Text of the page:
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Montreal university evacuates buildings after bomb threats against Muslims

Threats against Muslim students come a month after suspect with apparent right-wing views killed six worshipers at Quebec City mosque
Messages near mosque that was the location of a shooting spree in Quebec City, 1 February 2017 (AFP)

A letter containing bomb threats against Muslims led to the evacuation of students and staff from three buildings at Concordia University in Montreal, Canada on Wednesday.

“Now that President Trump is in office south of the border, things have changed,” the letter, which was sent to Canadian media outlets, read. It threatened to detonate homemade bombs aimed to injure Muslim students.

The document, attributed to a group that calls itself the Council of Conservative Citizens of Canada (C4), also complained that Muslim students wash their feet in the men’s bathrooms sinks.

According to the Southern Poverty Law Center, which tracks hate groups, the Council of Conservative Citizens in the US is an organisation that promotes racial segregation and white supremacy against “illegal immigration”.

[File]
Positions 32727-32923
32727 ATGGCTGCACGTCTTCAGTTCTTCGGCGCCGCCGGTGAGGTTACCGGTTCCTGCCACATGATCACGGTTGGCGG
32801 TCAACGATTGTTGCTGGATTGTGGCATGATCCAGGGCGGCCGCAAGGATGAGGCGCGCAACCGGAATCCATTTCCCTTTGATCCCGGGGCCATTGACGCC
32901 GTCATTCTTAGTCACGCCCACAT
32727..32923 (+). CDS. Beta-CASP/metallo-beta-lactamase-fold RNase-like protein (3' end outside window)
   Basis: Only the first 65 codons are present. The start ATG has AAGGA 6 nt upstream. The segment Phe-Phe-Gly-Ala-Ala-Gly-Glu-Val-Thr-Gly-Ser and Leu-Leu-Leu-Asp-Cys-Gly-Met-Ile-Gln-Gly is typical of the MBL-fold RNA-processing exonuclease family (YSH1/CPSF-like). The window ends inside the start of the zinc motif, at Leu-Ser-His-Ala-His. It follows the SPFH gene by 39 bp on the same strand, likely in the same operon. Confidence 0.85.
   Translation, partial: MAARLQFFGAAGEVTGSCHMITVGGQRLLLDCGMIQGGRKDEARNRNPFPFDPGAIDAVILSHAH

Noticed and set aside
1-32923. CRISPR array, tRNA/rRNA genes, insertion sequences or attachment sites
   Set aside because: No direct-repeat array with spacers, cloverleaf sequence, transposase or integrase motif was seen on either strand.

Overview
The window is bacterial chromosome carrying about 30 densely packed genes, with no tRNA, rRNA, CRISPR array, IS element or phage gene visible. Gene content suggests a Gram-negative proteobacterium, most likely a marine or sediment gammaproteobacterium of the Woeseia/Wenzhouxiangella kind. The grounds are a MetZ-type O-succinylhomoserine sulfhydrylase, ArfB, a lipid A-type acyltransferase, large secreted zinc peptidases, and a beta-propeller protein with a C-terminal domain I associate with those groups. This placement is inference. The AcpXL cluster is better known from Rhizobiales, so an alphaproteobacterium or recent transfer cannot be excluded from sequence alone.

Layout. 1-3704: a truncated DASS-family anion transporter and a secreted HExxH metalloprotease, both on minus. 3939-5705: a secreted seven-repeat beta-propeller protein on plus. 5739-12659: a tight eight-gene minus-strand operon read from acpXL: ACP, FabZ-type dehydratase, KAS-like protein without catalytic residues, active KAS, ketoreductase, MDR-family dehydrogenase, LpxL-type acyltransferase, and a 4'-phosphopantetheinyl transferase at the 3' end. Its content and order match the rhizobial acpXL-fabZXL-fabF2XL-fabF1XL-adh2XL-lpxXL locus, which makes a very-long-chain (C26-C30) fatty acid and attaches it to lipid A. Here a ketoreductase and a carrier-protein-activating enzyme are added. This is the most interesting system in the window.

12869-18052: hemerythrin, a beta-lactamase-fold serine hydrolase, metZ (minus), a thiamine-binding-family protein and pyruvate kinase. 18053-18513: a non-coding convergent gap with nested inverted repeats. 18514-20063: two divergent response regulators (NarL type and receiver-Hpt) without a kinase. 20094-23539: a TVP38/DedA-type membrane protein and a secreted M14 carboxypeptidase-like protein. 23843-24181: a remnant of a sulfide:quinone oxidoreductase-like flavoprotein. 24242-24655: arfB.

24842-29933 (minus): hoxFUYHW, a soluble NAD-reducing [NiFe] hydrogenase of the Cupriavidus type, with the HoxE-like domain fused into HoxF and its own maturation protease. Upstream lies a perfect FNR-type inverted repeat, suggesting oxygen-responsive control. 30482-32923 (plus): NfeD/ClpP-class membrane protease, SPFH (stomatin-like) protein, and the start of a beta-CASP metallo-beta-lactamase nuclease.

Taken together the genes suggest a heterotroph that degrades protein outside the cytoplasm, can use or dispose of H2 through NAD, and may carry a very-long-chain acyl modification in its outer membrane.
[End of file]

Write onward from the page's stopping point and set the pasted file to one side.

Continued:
Montreal police said they were investigating the "threatening email". They swept the campus for explosives but found none.

A similar threatening letter was also sent to nearby McGill University, which was put on heightened alert, but it did not specify a time or place of a possible attack.

Quebec Universities Minister Helene David, speaking to reporters at the scene, called the threat against Muslim students "deplorable".

"We strongly denounce these attacks against a university which is a model of living together," she said.

"Quebec is an inclusive place," the minister added. "We want to live together. We will not tolerate this kind of situation."

The threats come one month after a suspect with apparent right-wing views fatally shot six worshippers at a mosque in Quebec City. The massacre followed US President Donald Trump’s immigration order that restricted immigration from seven Muslim-majority countries.

Canada has witnessed an increase in hate attacks in what Trump’s critics have described as a “spill-over effect” from the US elections.

In the United States, Jewish community centres have received dozens of bomb threats over the past month. Muslim houses of worship have also been threatened, burned down and vandalised.

Trump condemned bigotry in his first address to Congress on Tuesday, but he did not make a specific mention of assaults against Muslims.

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